Before you start your spring garden, decide where you want to garden. Defining a location allows you to assess the light, water, and soil conditions of the area and choose plants that will grow best there, saving money on soil amendments, extra watering, or attempting to revive a dying plant that doesn’t have enough light (or too much).

Impulse gardening buys are always exciting, but they may come back to bite you and your budget in the long run.

3. Plant Seeds

As the saying goes, patience is a virtue. Starting a garden from seed may not produce the instant results you were hoping for, but it can save you tons of money and may provide some unexpected benefits.

While it may take longer, starting plants from seed can produce healthier plants in the future. You have full control over their environment and growing conditions from day one. There is no period for the plant to adapt to its surroundings, and you can eliminate potential transplant stress. This gives the plants time to establish solid roots and get used to your garden environment, saving you time and money on plant care.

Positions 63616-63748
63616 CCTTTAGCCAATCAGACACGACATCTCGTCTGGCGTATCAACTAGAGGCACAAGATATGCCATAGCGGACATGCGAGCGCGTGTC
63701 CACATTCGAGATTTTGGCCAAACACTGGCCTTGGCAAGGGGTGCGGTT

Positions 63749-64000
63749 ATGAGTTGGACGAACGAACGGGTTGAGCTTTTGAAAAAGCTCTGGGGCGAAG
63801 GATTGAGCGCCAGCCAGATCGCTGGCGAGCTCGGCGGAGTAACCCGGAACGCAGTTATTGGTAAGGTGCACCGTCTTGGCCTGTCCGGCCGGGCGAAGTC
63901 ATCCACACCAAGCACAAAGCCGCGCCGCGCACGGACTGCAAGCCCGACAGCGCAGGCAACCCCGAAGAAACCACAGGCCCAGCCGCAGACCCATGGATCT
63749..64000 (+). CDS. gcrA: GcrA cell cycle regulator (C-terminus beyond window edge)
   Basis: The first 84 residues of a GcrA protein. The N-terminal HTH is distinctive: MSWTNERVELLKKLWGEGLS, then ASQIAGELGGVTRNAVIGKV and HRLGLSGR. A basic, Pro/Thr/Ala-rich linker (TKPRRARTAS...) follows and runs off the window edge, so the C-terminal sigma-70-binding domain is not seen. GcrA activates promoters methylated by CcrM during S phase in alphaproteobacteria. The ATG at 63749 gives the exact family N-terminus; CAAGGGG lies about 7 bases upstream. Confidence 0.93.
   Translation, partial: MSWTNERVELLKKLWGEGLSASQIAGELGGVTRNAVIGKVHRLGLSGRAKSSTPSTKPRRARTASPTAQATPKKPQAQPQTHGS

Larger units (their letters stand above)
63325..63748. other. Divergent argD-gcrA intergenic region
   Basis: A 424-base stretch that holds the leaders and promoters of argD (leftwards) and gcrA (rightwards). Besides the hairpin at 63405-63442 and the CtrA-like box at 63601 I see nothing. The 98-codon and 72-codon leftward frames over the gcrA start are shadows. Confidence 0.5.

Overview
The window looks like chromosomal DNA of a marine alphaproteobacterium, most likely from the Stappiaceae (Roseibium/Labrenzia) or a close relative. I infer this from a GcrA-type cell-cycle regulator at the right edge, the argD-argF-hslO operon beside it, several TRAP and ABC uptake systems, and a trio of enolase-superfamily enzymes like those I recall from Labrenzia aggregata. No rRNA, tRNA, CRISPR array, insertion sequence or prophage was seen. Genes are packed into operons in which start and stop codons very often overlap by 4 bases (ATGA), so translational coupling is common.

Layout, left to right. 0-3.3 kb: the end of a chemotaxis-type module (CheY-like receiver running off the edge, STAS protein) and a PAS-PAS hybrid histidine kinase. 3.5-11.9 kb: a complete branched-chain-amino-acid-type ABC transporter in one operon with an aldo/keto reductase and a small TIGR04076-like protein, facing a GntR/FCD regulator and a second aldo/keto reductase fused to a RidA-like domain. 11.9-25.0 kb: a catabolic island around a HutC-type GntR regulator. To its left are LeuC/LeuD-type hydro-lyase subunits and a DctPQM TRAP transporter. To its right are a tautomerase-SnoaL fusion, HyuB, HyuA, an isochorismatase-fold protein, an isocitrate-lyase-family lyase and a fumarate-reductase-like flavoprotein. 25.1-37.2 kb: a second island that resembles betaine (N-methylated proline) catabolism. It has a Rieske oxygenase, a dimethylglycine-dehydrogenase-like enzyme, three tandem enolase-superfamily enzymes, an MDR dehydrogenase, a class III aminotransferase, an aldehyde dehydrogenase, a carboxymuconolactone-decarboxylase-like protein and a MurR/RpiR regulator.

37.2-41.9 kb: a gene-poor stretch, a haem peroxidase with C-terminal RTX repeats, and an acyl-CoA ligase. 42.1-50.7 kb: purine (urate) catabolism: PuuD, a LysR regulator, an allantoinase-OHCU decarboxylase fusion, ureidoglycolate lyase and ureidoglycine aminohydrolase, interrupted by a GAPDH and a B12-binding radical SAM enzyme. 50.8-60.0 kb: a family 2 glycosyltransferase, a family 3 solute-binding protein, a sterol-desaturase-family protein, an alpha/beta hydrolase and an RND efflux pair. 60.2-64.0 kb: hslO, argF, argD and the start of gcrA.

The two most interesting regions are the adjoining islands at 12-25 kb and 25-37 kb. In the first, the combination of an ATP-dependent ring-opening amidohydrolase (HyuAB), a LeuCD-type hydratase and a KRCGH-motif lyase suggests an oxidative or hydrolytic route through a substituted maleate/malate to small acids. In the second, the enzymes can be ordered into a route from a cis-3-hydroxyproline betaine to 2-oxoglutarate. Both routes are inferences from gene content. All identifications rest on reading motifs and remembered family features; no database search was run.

As cheesy as it sounds, it’s also incredibly rewarding. The process of watching a tiny seed develop into a fully-fledged flowering plant is one of the greatest joys of gardening.

If you already have a couple of seeding plants, gardening could cost you nothing. Simply save the seeds (or get some from your neighbors) and start the process all over again. This way, gardening isn’t cheap – it’s completely free – and it will only become easier to save seeds as you build up your plant collection.

4. Grow Plants You Can Eat

Growing your own food is more popular than ever. Not since the Victory Garden Movement of the World Wars has the gardening industry seen so many newbies investing in their own vegetable gardens. And by joining in on this trend, you’ll be saving yourself some money at the same time.

Many vegetables and fruits are easy to start from seed and (depending on the plants you choose) grow relatively quickly compared to other common spring garden plants.